Just back from a two week trip to Asia, Susan (our intrepid traveler) is back with a word on her previously posted Asia Report: Tokyo.
Just back from a two week trip to Asia, with the original intent to travel from Hong Kong to Shanghai and finally Tokyo. Upon departure from the U.S. we remained open to a Tokyo stop but as events unfurled, came to the conclusion that it would be inappropriate to visit Tokyo for pleasure, at this time. Had conflicting emotions as Tokyo will want and need our support in the coming months – so I hope my ill-timed Tokyo post below will provide future inspiration to snoety readers. The Japanese word for the current sensibility is “jishuko” – meaning a general restraint – where ceremonies and recreational events have been curtailed or canceled. As the weeks go on, this feeling is starting to lift and life is returning to normal. It is with this expectation that we hope to visit Tokyo as soon as possible.
Hong Kong and Shanghai were as fabulous as ever – I urge snoety readers to visit both and hope my recent posts on these cities will prove helpful. Due special mention are the hotel properties in both cities who more than graciously accommodated our schedule changes, especially the Intercontinental Hong Kong (find space and a warm welcome back despite being at near capacity) and also Hyatt on the Bund Shanghai. Both remain fabulous places to stay. New finds in both cities will be shared with snoety in the future.
Tokyo is a city of contradictions: complex, cosmopolitan, contemporary, but with peaceful and exquisite gardens, temples and shrines; hip women dressed in the edgiest of fashions and others in kimonos attending traditional ceremonies. For anyone interested in architecture, design, fashion and also with a love for retail“ as shopping is a main pastime“ it is the place to go. It is also one of the safest places in the world to visit, where both people and their personal property are highly respected and where graciousness and politeness rules.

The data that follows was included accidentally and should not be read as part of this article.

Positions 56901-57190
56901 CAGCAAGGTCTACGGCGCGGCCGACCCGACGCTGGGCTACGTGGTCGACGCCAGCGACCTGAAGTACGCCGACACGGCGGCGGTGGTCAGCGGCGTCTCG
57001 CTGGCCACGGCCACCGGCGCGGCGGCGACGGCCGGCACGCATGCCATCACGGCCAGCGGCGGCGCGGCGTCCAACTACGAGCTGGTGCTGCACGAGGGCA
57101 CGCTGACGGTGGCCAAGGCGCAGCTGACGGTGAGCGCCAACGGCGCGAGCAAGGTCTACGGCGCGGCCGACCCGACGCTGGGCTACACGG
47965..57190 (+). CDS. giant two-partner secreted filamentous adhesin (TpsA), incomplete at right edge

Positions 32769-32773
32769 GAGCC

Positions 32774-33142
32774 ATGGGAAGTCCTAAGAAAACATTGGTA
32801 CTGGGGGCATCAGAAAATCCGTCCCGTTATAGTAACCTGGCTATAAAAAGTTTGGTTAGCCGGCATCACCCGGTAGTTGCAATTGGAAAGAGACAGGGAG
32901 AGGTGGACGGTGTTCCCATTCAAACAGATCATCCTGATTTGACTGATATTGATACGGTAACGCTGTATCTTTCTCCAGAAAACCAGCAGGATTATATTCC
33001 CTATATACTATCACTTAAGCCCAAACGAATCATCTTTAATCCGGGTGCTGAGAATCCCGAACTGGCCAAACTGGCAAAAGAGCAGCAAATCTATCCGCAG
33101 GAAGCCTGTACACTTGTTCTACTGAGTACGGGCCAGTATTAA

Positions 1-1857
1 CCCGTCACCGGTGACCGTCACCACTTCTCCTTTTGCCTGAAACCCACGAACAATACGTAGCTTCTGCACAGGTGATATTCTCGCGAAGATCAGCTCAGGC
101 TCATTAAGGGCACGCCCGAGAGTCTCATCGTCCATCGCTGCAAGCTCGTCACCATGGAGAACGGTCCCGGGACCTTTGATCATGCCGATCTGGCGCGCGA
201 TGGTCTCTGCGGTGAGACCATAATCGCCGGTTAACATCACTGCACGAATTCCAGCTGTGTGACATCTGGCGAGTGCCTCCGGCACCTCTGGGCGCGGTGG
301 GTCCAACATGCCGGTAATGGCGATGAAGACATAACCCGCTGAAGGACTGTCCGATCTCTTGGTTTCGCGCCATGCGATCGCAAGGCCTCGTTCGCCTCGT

Overview: Tokyo is vast, but easily understood if viewed by the distinct areas which make it up: Roppongi, the Ginza, Central Tokyo, Omotesando & Harajuku, Ueno & Asakusa and Shinjuku, etc. As a first step, use a good guidebook such as Frommers Tokyo (very approachable). Other favorites are Lonely Planet Tokyo City Guide and Time Out Tokyo. To carry, these are musts: DK Top Ten Tokyo and Kodansha Press Tokyo City Atlas: A Bilingual Guide City. For design enthusiasts, TeNeues Cool Shops Tokyo and TeNeues Tokyo A+D Guide are essential (the latter out of print but still available). For more on architecture, good websites are: www.tokyotarchitecture.info and www.bento.com. One could spend weeks here and not be bored; a trip of at least 5 nights/4 days is recommended (and can be paired with a several day trip to Kyoto just a few hours away on the bullet train).